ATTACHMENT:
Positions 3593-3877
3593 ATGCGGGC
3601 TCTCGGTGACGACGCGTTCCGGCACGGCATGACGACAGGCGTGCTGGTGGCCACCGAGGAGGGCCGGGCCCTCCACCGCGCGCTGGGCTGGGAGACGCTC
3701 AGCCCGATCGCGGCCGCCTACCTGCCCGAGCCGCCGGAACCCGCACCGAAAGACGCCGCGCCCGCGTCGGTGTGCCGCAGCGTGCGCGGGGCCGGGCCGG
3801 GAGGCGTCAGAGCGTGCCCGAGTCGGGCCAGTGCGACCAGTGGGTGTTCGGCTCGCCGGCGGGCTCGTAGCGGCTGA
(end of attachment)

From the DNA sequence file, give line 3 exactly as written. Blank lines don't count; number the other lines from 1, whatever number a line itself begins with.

3601 TCTCGGTGACGACGCGTTCCGGCACGGCATGACGACAGGCGTGCTGGTGGCCACCGAGGAGGGCCGGGCCCTCCACCGCGCGCTGGGCTGGGAGACGCTC